But…dang it. We’re starting off this story/novel with a dream. Few things are riskier for an emerging writer to do, and are as irritating to many readers. Yes, it establishes the mood. Yes, it pays homage to a similar scene in the original novel, thus readers will recognize the connection between them. Unfortunately, I found myself distracted by the fact that the dream scene occurs in a dining room, and the referenced scene in the novel occurs in a bedroom. I started wondering if it really was supposed to be the same, or if the difference was significant. And why is the man reclining in a chair in the dining room? Is he actually reclining? Should he be perhaps slumped at the head of the table? This is only a problem for someone familiar with JANE EYRE, which is probably only half the over-thirty female population of the planet. Anyway, it was distracting.

“I reached the pavement near the door. It, too, was black, and I stepped cautiously, fearing the sound of my own tread in spite of the silence that lay on the dead air. I mounted the steps, their stone faces worn smooth in well-remembered grooves. The vaulted hall within was deep in shadow, but a blaze of light shone from the dining room, majestic and warm. Was I welcome there? Mr. Rochester entertained fine company in that room, gentlemen and ladies endowed with wealth and grace. No, I had no place in the dining room. I would see where else he might be found. I went to the library, but the grate was cold, the chair tenantless. I searched the long gallery; every door yielded to my hand, but the rooms were vacant shells to me. Where was Mr. Rochester?”

If we are truly concerned with pavement, I want to know what sort of pavement is near the door. And why we should care that it’s black–other than as a kind of floppy thought bridge from the previous paragraph? (Readers are smart. No floppy thought bridges required!) Does she open the door? Is the door already open? This feels like an important moment to me, and yet we are thrust immediately from the stone steps at the front door to the subject of the dining room. Jane is searching for her man, and yet doesn’t even peek into the room–the BLAZING dining room–showing the only sign of habitation in the entire house? And what’s wrong with her that she feels she can’t go into the dining room? (I know, but only because I already know Jane’s station in life.)

The word “tenantless” is such a Brontë word.

“…every door yielded to my hand, but the rooms were vacant shells to me.” Let’s lose “to me.” It strengthens the image.

I want a bit more information around the edges of this dream. As it is, it pre-supposes that the reader already has opinions about and knowledge of the characters.

“I sought him in the passageways and on the stairs. The nursery was no haunt of his, yet I searched there too. With a reluctant step, I approached the dining room once more. A laugh: low, lugubrious, familiar in its stirring antipathy, came from behind the door. What a strange foreboding inhabited me! It wrapped round me like a smoke that no breeze could dispel. But I would stifle fear for his sake; I would find him out, though my soul shudder and my heart sink beneath the discovery.”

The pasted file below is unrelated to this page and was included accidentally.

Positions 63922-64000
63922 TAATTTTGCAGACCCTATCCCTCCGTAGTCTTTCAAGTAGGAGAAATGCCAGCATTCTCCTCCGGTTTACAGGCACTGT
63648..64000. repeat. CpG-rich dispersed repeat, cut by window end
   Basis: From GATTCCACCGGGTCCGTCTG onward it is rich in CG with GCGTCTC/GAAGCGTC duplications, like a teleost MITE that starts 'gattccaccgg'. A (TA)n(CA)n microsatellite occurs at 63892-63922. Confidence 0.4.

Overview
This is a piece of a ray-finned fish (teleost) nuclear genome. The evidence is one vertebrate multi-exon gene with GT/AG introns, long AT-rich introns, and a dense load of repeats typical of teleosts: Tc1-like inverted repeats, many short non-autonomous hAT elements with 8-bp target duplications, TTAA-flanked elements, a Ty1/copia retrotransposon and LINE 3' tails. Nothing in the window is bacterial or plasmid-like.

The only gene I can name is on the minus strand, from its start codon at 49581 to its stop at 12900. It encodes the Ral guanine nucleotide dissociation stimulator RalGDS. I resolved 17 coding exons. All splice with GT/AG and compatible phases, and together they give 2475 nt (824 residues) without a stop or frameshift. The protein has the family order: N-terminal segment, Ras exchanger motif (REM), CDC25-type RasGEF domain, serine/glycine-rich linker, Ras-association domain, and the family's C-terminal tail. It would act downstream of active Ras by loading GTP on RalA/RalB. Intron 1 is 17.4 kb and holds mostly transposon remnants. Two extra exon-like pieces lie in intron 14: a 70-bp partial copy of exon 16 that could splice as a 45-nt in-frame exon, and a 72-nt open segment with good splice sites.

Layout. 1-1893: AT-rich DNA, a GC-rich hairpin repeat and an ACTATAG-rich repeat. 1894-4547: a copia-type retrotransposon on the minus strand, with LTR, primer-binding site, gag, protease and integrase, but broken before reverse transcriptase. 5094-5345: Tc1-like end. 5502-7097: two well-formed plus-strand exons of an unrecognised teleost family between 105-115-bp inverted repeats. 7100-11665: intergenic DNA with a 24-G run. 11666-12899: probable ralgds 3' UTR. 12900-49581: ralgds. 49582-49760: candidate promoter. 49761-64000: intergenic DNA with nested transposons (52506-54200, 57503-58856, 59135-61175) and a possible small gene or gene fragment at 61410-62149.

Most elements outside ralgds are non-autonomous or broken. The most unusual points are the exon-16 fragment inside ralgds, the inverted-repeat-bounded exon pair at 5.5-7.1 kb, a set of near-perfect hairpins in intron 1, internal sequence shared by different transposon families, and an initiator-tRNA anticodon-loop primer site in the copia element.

Another strong paragraph.

“It wrapped round me like a smoke that no breeze could dispel.” Given that we find out quickly that an actual fire is happening, this is a bit much. Also, she is both inhabited and wrapped?

The final line of the paragraph is pure Jane, pure gothic.

“A wisp of smoke flowed from the dining room, like a mist creeping along the ceiling. Down timidity! Revelations must be made. I suppressed the shaking in my limbs and threw open the door – a wreath of fire embroiled the room and heated my face. Brocaded curtains, purple cloth, rich damask, all writhed together in flame. A motionless form reclined in the chair, senseless and still, his head sagging to his breast.

“Mr. Rochester!” I called. “Mr. Rochester! Wake up!”

Let us resume our examination of the dining room and its formerly elusive door. In an earlier paragraph, there’s a blaze of light emanating from the dining room, so we necessarily picture the door open. Yet there’s a wisp of smoke here which compels her to throw open the door! Also, a flowing and creeping wisp feels like a bit much. Perhaps: A wisp of smoke escaped the closed dining room door, creeping across the ceiling like a mist on the moor. And wouldn’t the door, or at least the handle, be hot when she opens it?

“Mr. Rochester!”

Bertha Mason Rochester has set the room on fire and is leering maliciously, like Carrie’s mother at home after the prom. Jane tries to wake her beloved, but he’s insensate. It’s fabulous that Bertha flings herself on Jane. BUT. If Jane must deal with Bertha, let’s have some grappling in the scene. This is Jane’s chance to scream good and loud, to be terribly afraid, or just really angry. She’s often outspoken and passionate, so she should be even more so in her dream. Let her go a little crazy, maybe even fight Bertha back. Simply calling Mr. Rochester’s name in her greatest physical crisis is unworthy of Jane. If this book is supposed to contain the same Jane, seasoned by pain and flame, that we saw at the end of JANE EYRE, she needs to react as though her whole life has already changed. This is the same young woman who must run the life of her blinded husband. Give Jane some spunk in her nightmares.

That said, opening the novel with this dream requires you to go back and quickly explain who and where she is, why she has a fever, that she’s married, who “Mr. Rochester” is, etc. It feels awkward when a writer has to cram in details and explanations right away.

An excellent example of a gothic novel opening with a dream is Daphne du Maurier’s REBECCA. She makes our heroine’s dream her entire first chapter, and afterwards goes back in time to tell the story from the beginning. You cannot go back and retell JANE EYRE. But I think it wouldn’t be a bad idea to try du Maurier’s approach. Try letting Jane tell the story of the dream with the distance of longer reflection. Draw it out and let her personality be more a part of it. Or not.

You have some remarkable prose here. Keep at it, Brave Author!